How To Tell If A Hive Is Queenless
There are a variety of ways to tell if your hive has lost its queen, and at some point, each hive will eventually lose its queen. At times, they requeen themselves and we never know it, (which isn’t ideal) and sometimes we catch it in time to do something about it. Here are some ways to tell if your hive is queenless:
- There are no capped brood, eggs, larva or queen cells. If your hive has no brood of any form in the hive, and it is between February and October, your hive is almost certainly queenless.
- There is capped brood, but no eggs or larva. Largely, the same things apply from the previous point. Make sure you aren’t missing eggs or larva. If you are confident there are no eggs or larva. Check carefully for queen cells, as the bees typically work to raise a new queen.
- There are no eggs or larva, and there are queen cells with developing larva in them present in the hive. If this is the case, your hive has either swarmed or lost their queen. If the hive is/was really healthy, and packed full of bees, swarming is usually the culprit. If its population is low, and they aren’t very healthy, then the bees are usually replacing a failing queen.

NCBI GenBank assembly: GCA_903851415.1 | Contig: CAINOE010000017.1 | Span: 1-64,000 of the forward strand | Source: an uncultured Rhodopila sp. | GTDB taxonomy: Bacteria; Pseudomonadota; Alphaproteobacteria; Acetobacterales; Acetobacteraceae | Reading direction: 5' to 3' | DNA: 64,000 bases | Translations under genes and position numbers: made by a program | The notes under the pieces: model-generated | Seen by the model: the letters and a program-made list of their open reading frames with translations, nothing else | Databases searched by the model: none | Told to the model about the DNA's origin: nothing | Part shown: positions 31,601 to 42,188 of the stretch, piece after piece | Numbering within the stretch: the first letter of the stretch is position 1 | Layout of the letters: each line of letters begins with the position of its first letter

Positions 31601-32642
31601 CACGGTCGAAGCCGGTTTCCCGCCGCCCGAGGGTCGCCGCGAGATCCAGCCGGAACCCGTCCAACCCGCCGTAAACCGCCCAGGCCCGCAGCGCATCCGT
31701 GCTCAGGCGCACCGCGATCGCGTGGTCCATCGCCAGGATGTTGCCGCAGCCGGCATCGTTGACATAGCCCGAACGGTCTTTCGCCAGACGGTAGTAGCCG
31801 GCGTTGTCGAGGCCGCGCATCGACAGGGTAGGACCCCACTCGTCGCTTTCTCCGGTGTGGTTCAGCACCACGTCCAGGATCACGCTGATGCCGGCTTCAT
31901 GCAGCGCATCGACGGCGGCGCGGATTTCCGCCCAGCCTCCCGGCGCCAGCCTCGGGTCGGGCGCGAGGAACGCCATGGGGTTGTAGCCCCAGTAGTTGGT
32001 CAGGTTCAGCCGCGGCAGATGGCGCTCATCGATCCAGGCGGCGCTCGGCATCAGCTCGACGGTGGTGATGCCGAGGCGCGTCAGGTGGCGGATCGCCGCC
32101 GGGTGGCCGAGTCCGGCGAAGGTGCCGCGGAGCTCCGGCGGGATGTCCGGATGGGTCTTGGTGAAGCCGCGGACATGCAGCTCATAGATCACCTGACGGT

- There is brood, but it is all drone brood, not worker brood. This means the queen has completely failed, and is now laying only drones, or the hive was queenless for a long period, failed to raise a new queen, and workers have begun to lay eggs without the presence of a queen’s pheromones to suppress their egg laying ability.
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